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Etheostoma: Is Anyone Keeping Them?

Home Forums Fresh and Brackish Water Fishes Etheostoma: Is Anyone Keeping Them?

Viewing 6 posts - 46 through 51 (of 51 total)
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  • #342795

    Plaamoo
    Participant

    I have an idea. Buy a digital picture frame and download this…. http://youtu.be/PiWuGv8shqA

    #342796

    mikev
    Participant

    Neutral, and soft. The East Coast of the US is very soft, 40-90, further inland it gets a bit harder. I keep mine at 150, this is comfortable for most fish and I’m lazy to tune up water in every tank unless I have to.

    They live for 2-3 years, and this is temperature-dependent. No heater, and if you want to breed them, winterize. Perhaps you can keep them outdoors… if your winter temp drops to 8-10C, they will like it.

    and if you get them, ask on the NANFA forum, I have little experience comparing to people there.

    #342797

    Stefan
    Member

    Neutral and soft, that’s a combination I didn’t expect. I know it’s present often in Myanmar, but wasn’t expecting it here.

    #343093

    HDP
    Participant

    Hi,

    I guess Matt was refering to me since I have (had) E. caeruleum, C. spectabile and C. blennoides. Sorry that I didn’t post something earlier but I was quite busy the last few weeks/month.

    Unfortunately all 8 E. spectabile died during the last month for a reason I don’t know. My group of 8 E. blennoides are down to 5. These are back in quarantine now.
    Anyway the 10 E. caeruleum are doing fine. I separated a pair into a 40x25x25 cm³ tank, moderate current, fine/moderate gravel over a 0.5 cm mesh. Temperatur is up to 21°C, water is neutral with 400µS/cm. The food they get is still frozen brine shrimp/blood worms/daphnia since I simply haven’t got the time to get them some fine living food. Until now no real change in color or behavior.

    Hopefully I’ll find some time in the near future to set up some decent tanks for them (and my Notropis lutipinnis, N. chrosomus and Phoxinus erythrogaster/eos).

    Edit: Forgot to mention where I got them from

    #343144

    Hi all. I’ve kept E. caeruleum, E. olmstedi, E. flabellare, and E. fusiforme, and a few others that I can’t remember the names of.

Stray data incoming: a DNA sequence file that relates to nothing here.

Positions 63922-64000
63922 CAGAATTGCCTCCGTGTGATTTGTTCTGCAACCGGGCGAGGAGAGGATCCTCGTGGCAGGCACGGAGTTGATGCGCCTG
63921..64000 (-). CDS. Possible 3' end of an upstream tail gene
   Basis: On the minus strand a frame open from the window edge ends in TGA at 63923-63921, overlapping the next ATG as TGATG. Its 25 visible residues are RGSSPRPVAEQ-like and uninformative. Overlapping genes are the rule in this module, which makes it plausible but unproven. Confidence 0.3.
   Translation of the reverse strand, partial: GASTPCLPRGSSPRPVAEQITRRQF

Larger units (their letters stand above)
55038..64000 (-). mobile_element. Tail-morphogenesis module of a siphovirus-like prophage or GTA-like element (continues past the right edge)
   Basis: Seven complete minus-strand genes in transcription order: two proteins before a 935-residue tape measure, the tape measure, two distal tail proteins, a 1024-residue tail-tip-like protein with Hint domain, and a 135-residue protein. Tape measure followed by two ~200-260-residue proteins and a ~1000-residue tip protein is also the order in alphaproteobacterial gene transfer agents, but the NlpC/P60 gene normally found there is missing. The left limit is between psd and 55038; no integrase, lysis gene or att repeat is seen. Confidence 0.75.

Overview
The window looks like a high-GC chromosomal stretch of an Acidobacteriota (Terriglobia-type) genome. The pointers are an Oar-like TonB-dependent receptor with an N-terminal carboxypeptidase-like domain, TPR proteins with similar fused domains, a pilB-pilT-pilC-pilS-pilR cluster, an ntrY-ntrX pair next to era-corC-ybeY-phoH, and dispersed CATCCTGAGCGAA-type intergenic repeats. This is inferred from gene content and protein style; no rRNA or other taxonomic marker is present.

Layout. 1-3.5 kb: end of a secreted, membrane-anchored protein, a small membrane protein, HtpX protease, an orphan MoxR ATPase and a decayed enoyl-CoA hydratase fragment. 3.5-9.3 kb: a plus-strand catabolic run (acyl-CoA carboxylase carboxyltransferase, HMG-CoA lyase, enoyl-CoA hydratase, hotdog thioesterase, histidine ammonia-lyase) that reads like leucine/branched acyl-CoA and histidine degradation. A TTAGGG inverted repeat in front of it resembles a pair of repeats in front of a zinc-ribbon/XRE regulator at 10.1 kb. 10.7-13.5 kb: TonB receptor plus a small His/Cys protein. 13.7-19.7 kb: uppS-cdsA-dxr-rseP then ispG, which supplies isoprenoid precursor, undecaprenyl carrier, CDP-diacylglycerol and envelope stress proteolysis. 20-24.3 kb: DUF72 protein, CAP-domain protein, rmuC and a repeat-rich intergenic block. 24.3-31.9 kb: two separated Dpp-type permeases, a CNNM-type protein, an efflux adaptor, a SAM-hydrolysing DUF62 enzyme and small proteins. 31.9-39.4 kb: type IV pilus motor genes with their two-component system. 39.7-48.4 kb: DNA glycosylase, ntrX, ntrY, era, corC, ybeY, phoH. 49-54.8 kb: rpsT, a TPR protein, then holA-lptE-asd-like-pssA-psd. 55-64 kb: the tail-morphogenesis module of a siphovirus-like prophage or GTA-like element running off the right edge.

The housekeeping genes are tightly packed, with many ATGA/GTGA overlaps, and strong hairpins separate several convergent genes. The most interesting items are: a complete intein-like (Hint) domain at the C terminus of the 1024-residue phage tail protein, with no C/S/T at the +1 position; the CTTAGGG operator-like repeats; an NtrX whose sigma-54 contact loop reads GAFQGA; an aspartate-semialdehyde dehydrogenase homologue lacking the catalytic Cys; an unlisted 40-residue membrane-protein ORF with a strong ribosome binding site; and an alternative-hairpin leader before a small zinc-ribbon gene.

Many are riffle dwellers and most need a continuous current to survive, even at cold temperatures. They’re a diverse group and have three principal breeding strategies–substrate spawners, cave spawners, and plant spawners.

    Most probably need a period of cooling/short days before they’ll spawn. Most, also are temperate species, and probably wouldn’t do too well above the mid-70s (Fahrenheit).

    I don’t know if any ethostoma species will take prepared food. The only options are either live foods, or frozen, formerly live, foods dribbled through the filter stream to simulate movement.

    They tend to do really well on California blackworms, which I understand most of you on the other side of the Atlantic don’t have access to. (Tubifex or white worms might work.)

    There’s a lot of archived information on the various darter species on the NANFA site, http://www.nanfa.org

    I hope this is helpful.

    #344116

    Thomas
    Participant

    actual available are Etheostoma caeruleum and E. spectabile at http://tropicwater.eu.
    I don’t know if it’s only for germans interesting , but the fishes should come from Aquarium-Glaser, so there could be available in other countrys also.

    Good luck to all who tried to get some.

    Cheers,
    Thomas

Viewing 6 posts - 46 through 51 (of 51 total)

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